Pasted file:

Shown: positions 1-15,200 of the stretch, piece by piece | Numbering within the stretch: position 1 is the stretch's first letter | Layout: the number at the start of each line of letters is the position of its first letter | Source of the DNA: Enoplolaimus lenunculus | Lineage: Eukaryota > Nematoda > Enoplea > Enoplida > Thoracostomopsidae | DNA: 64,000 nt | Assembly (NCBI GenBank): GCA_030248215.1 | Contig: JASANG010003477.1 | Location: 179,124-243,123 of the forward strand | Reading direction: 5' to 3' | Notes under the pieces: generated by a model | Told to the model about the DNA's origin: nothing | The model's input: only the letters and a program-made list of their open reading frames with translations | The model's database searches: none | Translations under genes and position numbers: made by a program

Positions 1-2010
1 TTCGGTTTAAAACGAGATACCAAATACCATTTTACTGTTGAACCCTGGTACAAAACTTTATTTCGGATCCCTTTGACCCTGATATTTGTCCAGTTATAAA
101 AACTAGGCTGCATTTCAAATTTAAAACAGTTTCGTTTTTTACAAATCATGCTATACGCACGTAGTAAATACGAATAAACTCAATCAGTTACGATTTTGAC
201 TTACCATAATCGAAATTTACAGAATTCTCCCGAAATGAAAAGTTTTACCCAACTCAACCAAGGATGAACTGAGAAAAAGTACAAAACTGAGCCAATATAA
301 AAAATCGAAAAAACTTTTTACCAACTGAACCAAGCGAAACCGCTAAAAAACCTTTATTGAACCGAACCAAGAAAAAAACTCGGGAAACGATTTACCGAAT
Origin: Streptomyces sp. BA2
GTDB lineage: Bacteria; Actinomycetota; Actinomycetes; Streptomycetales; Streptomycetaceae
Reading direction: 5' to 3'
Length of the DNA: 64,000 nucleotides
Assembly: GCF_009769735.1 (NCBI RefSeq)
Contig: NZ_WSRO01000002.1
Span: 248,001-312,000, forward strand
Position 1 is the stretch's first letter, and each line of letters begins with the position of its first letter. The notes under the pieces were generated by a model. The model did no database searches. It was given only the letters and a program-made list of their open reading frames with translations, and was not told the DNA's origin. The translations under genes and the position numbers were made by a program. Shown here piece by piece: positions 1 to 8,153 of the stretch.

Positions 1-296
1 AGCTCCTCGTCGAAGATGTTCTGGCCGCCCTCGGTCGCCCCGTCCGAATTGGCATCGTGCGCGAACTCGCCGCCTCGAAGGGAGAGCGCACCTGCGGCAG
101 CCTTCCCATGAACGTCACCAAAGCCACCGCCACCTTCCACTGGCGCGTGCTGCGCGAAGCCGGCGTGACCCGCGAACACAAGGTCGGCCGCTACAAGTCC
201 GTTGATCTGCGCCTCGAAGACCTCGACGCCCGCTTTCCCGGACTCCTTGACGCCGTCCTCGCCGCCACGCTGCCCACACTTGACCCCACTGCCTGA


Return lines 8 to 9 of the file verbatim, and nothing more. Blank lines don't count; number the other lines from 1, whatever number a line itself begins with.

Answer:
GTDB lineage: Bacteria; Actinomycetota; Actinomycetes; Streptomycetales; Streptomycetaceae
Reading direction: 5' to 3'